The scientific and societal case for the integration of environmental sensors into new submarine telecommunication cables.

The global infrastructure of submarine telecommunication cables is the backbone of our connected world, essential to business, finance, social media, entertainment, political expression and science. Internationally, these cables are the bottom, physical layer of the Internet. The dependability of this infrastructure is so important that, when problems arise, whole national economies are affected. And problems do arise, with cables sometimes damaged from external forces. However, none of the world’s telecommunication cable systems possess even the simplest sensory instrumentation to monitor anything other than their own internal state-of-health. They are deaf, dumb and blind to their external environment and natural hazards. This situation does not meet expectations of the due diligence required for critical infrastructure serving humanity. Humanity faces environmental threats, both immediate and long-term, which require access to the deep ocean. Tsunamis have the potential to threaten many of the world’s coastal communities within minutes or hours of a large seismic event. Reliable, robust tsunami-warning systems will save lives and property. Our ocean and climate are experiencing global changes that will affect us and our descendants. Without access to the seafloor for fundamental oceanographic measurements, scientists cannot quantify and respond to the dilemma facing humanity. As we begin to make submarine telecommunication cables environmentally aware “green cables”, we look to a future where cables serve a dual purpose, both as communications infrastructure and a scientific backbone for monitoring tsunamis, earthquakes and the world’s seafloor temperatures and circulation. The scientific and societal reasons for the project are compelling. A relatively straightforward complement of instrumentation - accelerometers, high-resolution pressure gauges, thermometers - will answer many of the basic science and societal needs as well as provide for the monitoring of the physical state-of-health of the cable system itself. Technological advances have made it possible to integrate basic sensors with repeaters on submarine telecommunication cables at intervals of about 50-70 km, at an estimated installation cost of 5-10% of the total cost of system deployment1. Ideally, future cable systems will incorporate ports for a broader variety of sensing systems for genomics, carbon, water velocity and whole-water-column heat content. This effort has been promulgated since 2011 by a Joint Task Force (JTF) of three United Nations agencies - the International Telecommunication Union (ITU), the World Meteorological Organization (WMO), and the Intergovernmental Oceanographic Commission of UNESCO (UNESCO-IOC) - in collaboration with the telecommunications industry, governments and the international scientific community. Industry is already beginning to progress towards the JTF’s goal, with press releases announcing the potential integration of sensor systems into new commercial cable systems in their planning stages. The JTF strongly endorses the green cable concept and welcomes participation to ensure that humanity benefits from its realization.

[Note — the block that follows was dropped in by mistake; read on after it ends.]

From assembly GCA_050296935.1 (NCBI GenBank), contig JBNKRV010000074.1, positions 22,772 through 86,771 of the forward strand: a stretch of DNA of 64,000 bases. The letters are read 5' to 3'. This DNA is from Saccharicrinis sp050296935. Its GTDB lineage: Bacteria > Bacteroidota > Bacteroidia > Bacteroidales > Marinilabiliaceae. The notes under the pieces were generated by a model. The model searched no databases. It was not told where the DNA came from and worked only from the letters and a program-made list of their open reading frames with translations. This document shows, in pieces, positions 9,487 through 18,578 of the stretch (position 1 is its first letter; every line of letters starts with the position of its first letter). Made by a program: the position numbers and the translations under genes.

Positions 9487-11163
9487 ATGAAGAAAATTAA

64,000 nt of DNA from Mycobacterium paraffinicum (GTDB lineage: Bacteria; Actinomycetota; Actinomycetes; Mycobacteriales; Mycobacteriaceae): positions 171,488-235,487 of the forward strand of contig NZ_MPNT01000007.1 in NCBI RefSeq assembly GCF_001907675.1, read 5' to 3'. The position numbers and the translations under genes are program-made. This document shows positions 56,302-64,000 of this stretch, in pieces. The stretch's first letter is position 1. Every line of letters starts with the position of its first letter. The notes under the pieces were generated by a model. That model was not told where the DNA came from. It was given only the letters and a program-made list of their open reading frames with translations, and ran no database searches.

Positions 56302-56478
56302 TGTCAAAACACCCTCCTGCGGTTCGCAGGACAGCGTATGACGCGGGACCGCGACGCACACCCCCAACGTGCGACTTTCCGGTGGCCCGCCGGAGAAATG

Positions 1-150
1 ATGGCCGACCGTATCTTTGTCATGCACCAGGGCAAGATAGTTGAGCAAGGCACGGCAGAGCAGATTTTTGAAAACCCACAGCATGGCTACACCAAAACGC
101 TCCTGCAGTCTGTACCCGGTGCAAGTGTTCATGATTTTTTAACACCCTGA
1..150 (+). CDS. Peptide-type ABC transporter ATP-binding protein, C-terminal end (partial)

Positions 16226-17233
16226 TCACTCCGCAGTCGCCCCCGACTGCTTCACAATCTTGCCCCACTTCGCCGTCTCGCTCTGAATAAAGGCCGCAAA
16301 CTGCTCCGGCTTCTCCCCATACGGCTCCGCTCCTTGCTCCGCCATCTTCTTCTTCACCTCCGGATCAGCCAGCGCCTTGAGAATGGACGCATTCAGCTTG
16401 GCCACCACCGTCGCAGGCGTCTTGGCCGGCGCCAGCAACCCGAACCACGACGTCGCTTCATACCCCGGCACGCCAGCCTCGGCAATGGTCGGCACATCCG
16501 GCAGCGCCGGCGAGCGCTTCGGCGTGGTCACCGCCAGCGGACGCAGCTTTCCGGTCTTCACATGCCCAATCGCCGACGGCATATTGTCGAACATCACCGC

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Bibliographic Details
Other Authors: Butler, Rhett
Format: Report biblioteca
Published: International Telecommunication Union (ITU) 2014
Subjects:Green cables, Submarine telecommunication cables, Earthquakes, Submarine landslides, Turbidity flows, Seafloor,
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